All of this is present in Hannah during her first days in Iowa. When it starts to look, in the workshop, like another place where people will try to administer lessons to Hannah in order to position themselves in a better light — not in the service of helping her achieve what she wants — she reaches out to her friends and her parents and is, again, not heard. Shoshanna and Jessa, watching Scandal, cannot figure out what to do with Hannah's collect call from a pay phone (Hannah's cell phone was either enclosed within her stolen bike or pitched into the creek she claims to have been walking around with a cast of imaginary friends). She does get a hold of her parents, and to say they react halfheartedly to Hannah's suicidal ideation is an understatement.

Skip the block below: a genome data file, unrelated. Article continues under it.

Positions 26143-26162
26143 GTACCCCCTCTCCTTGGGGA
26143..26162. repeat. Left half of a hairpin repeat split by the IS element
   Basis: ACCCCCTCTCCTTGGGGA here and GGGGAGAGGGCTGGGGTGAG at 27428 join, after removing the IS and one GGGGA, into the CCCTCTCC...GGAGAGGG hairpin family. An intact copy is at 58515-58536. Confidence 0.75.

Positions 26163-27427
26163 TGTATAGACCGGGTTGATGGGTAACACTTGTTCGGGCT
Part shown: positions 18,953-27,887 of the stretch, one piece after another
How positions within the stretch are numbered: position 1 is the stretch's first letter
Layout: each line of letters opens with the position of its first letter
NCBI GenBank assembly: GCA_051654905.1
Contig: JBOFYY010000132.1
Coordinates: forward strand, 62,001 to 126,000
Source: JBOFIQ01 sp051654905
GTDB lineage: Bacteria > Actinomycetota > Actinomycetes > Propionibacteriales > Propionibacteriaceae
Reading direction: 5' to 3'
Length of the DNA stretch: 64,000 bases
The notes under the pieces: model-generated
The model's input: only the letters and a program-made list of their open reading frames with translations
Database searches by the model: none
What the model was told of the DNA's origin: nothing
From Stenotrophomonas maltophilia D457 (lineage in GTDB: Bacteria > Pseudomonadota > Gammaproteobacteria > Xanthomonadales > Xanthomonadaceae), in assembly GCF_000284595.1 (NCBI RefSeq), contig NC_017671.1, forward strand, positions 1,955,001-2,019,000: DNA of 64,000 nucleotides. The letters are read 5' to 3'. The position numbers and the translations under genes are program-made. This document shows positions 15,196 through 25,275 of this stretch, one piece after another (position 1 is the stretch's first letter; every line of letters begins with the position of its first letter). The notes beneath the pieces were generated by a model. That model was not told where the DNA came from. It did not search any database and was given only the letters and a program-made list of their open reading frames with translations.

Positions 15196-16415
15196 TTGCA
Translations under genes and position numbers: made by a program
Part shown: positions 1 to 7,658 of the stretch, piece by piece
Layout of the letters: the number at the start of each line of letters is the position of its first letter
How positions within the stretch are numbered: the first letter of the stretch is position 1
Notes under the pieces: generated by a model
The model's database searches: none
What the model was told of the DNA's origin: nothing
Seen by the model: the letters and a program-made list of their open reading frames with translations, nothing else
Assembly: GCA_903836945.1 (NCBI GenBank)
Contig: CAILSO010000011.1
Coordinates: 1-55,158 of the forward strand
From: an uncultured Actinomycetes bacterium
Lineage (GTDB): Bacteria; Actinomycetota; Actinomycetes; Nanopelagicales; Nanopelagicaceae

I get that Hannah wears on her loved ones, but it gets me down when the show is not there for her. I am hoping that De August, who defends her in the workshop and tells her to disregard their classmates' criticisms, can be a real ally to her. Those tangential relationships with even semi-supportive men have never been fruitful, though, so it hurts to hope.
But Hannah's not really alone in the house! Elijah arrives to cheer her up, and Hannah consents. "Let's forget who we are." I wrote about Elijah last week, how he is a means for the characters to refresh and reevaluate the way they see themselves and each other. Hannah hopes to forget who she is, but that is even less possible with Elijah around. He has known her as long as she has known Marnie — in fact, he contributed directly to their relationship dynamic when he seduced Hannah into dancing to the Scissor Sisters, pulling her away from a terrified Marnie at an undergraduate rager, much like the one they go to in this episode.
All of which is to say, Hannah cannot forget who she is, and the things that made New York difficult will make Iowa difficult.